In the family I grew up in, none of us were attached to baby blankets, so I was caught off guard when my first baby grew attached to a quilt I had been given at his baby shower. He wanted it in the car, at church, and all around the house. When I was expecting my second child, I went and picked out material for “the blanket.”
My more experienced mother-in-law whom we lived by also gave me some wise advice. Her kids had worn out their baby blankets long before they were done with them, and she suggested that I buy enough material for a second blanket down the road. (Most patterned material you can’t find again a few years later.) I kept it simple–just bought a square of the material (it comes 45″ wide, so I got 45″ of it for the one blanket), cheap batting, and a back. I sewed them together, flipped them inside out, closed the opening. Then you can tie it, or machine quilt (which I tried and found I liked–you can buy a quilting foot that makes it so you can go in any direction you like).
I made the blanket, and then also a mini, foot square blanket out of the same material. This little version of the “special” blanket came to be known at the “car” blanket, because we came to the understanding that the smaller blanket could go with us places, but the big one had to stay in the house. (Later kids called it the “little” blanket.) A very helpful compromise.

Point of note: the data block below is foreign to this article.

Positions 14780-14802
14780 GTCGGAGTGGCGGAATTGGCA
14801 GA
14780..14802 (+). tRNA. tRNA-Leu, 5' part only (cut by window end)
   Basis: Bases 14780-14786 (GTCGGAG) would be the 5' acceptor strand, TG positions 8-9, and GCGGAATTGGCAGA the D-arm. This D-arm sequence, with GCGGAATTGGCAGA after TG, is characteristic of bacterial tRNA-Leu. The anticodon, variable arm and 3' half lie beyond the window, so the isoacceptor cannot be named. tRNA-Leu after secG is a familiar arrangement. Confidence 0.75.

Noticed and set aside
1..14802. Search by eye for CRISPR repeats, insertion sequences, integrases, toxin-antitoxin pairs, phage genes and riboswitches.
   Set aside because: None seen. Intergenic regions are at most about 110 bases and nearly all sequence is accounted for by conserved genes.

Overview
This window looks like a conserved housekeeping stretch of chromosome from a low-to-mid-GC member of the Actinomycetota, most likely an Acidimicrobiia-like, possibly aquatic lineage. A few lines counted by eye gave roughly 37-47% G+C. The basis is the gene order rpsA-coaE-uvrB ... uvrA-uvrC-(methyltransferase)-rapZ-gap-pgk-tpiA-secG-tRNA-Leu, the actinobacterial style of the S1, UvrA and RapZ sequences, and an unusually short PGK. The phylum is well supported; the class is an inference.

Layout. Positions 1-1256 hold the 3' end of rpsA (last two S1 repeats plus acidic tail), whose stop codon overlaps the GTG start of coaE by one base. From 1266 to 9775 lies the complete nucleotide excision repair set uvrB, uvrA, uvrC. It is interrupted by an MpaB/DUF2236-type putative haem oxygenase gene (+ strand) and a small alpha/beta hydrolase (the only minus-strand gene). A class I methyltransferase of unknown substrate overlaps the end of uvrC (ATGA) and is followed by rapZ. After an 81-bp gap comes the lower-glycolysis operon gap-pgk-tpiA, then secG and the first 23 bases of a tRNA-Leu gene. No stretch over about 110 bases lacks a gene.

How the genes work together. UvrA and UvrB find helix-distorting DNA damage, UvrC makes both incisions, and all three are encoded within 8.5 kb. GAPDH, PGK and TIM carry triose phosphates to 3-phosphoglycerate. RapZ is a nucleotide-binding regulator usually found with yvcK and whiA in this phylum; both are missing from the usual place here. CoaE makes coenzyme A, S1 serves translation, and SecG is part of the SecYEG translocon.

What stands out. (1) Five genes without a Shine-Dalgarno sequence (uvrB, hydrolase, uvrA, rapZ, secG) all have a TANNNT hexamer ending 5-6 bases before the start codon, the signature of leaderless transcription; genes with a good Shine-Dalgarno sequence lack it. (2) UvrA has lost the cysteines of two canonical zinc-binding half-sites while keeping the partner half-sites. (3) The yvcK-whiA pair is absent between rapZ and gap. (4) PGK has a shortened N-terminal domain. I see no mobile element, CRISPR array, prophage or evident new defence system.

Child #4’s blanket lasted a little longer, and I was busy, so she didn’t get her new blanket until her 6th birthday. She was demanding a larger blanket and certain changes which made the process a little more difficult–maybe it’s personality, but I think 5 is perhaps a better age than 6 for making the switch. And I’m not sure how smart it was of me to ask her opinion . . . these kids with definite (and often impossible to satisfy) opinions can be challenging. But she’s happy with the result, and I am too. The top picture shows when she first got her blanket (I didn’t get it done before she was born, but as long as it’s not too late, it doesn’t matter)–the underside of the big blanket and the little blanket. Below shows the same girl with her old blanket and pillow under her and her new blanket on top. (We haven’t quite made the full transition, but it hasn’t been a problem as the old blanket isn’t shredded like the boys’ were.) The picture doesn’t show well the difference in how the old blanket has faded and the material is worn to transparency.
With my youngest child, I did my personal fanciest handiwork which again stretched my skills (and time and energy, but I enjoyed being creative). I ended up with a couple small flaws that I covered up with a couple small patches. When I showed a friend the quilt, confessing all the flaws of course, she cheerfully declared that she loved those parts, and that was what made the quilt special and most valuable–you could never get such a thing from a store. What a wonderful thing to say. Ever since, I’ve loved the little patches, instead of them reminding me of my shortcomings.
My oldest child is 17 and over it now, but he used to ask me about who made his special blanket. I would tell him about this friend from my youth, but it was someone he only met once or twice. Thanks to her, a meaningful tradition was started in our family. But I liked being able to tell the rest of my kids that I made their blanket, and that when they wrap up in it, it’s me hugging them. (The same goes for nieces and nephews!) They’ve never commented on the quality of the work.